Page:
Saturday, October 19, 2013

History mystery: Ruthless Historical Figure, Queen Valeria Messalina

Messalina was the daughter and the second child of Marcus Valerius Messalls Barbatus and Domitia Lepida the Younger, who also happened to be his first cousin. Messalina’s grandparents Claudia Marcella and Anthony Major were half sisters and there was a large amount of inbreeding from her paternal and maternal side of her family. She was the third wife of the Roman Emperor Claudius and the paternal cousin of the Emperor Nero, a second cousin of Emperor Caligula and the great grandniece of Emperor Augustus and not much is known about Messalina before her marriage to her second cousin Claudius.

While she was young she was quite popular in the court of her cousin Caligula and may have picked up most of his habits in his debaucheries hall which have resulted in her adulteress way of living. After marriage to her cousin Claudius, she bore two children, a daughter, Claudia Octavia and son Tiberius Claudius Germanicus also called Britanicus. When Emperor Caligula was murdered, Claudius and Messalina became the new Emperor and Empress.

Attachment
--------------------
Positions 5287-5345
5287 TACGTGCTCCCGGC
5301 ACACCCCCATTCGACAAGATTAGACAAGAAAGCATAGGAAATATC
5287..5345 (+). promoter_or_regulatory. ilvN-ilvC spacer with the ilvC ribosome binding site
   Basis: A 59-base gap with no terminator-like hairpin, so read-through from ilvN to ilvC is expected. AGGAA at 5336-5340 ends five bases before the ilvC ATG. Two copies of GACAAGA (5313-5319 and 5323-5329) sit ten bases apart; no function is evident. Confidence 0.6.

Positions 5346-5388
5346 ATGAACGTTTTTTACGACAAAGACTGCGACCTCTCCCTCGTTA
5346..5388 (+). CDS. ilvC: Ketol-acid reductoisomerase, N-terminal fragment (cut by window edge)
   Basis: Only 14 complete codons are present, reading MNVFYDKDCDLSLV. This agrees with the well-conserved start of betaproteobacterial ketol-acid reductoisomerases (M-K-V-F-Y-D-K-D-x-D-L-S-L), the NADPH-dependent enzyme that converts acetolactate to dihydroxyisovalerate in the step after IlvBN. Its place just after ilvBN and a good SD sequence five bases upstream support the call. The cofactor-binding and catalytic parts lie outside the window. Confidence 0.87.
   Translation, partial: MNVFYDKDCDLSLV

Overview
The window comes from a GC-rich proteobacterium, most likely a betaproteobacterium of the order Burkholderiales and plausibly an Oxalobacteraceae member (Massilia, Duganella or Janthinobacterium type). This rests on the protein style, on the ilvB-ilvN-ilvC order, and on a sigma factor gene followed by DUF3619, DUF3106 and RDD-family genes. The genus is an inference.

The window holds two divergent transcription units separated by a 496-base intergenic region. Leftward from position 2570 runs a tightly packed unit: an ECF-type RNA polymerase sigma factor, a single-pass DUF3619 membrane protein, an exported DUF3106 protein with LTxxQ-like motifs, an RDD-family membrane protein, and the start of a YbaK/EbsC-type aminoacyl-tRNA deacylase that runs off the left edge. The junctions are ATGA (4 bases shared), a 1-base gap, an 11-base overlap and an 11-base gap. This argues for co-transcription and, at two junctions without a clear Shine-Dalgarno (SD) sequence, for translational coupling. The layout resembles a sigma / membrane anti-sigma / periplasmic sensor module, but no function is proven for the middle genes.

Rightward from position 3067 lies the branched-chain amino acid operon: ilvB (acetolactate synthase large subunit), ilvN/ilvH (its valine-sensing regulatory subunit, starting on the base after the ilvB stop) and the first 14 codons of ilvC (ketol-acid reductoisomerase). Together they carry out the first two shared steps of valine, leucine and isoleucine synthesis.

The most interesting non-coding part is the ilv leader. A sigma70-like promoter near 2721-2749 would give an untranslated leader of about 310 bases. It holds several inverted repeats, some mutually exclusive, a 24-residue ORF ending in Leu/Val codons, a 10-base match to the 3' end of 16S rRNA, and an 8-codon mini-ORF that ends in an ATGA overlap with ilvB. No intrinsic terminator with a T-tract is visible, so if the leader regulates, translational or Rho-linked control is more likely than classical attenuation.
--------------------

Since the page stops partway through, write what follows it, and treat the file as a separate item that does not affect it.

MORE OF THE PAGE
With this rise to power, Messalina entered history with a reputation of a ruthless and as an adulterous woman. Her husband on the other hand was easily manipulated by her and in the beginning was unaware of her many follies. She is said to have used her influence which affected a large number of prosecution in her country. She used her influence and power during her tenure as imperial wife especially on Narcissus, as accomplice, who was the foremost of Claudius’s secretaries.

According to some sources, she allied herself with Claudius’s freedman, Narcissus to dominate the emperor and to fulfill her own desires. Her first victim happened to be Appius Junius Silanus who had been in command of the three legions in Spain before he was brought to Rome and married to Messalina’s mother with the intention to lessen any threat that his military authority provided him with.

Valeria Messalina-2
Messalina was powerful and influential and was known for various notorious behaviors and used her complex manipulations which resulted in murders and exile of her proposed enemies. She had a long list of enemies which included a philosopher, Seneca, who was exiled under her order, Claudius’s niece, Julia who was first exiled and then murdered; Marcus Vinicius was also poisoned by her along with many other political who were rivals to her son Britanicus.

The version of the story relates that according to Messalina and Narcissus, each in turn dreamt that Appius had intentions of assassinating Claudius and one day Appius’s sudden entry into Claudius’s chamber for an early morning appearance seemed to confirm that their dream could be true and he was executed for a crime which he had not committed. Some are of the belief that Claudius himself could be instrumental in planning the execution to get rid of his enemy and Messalina and Narcissus may not have even been involved in the plot.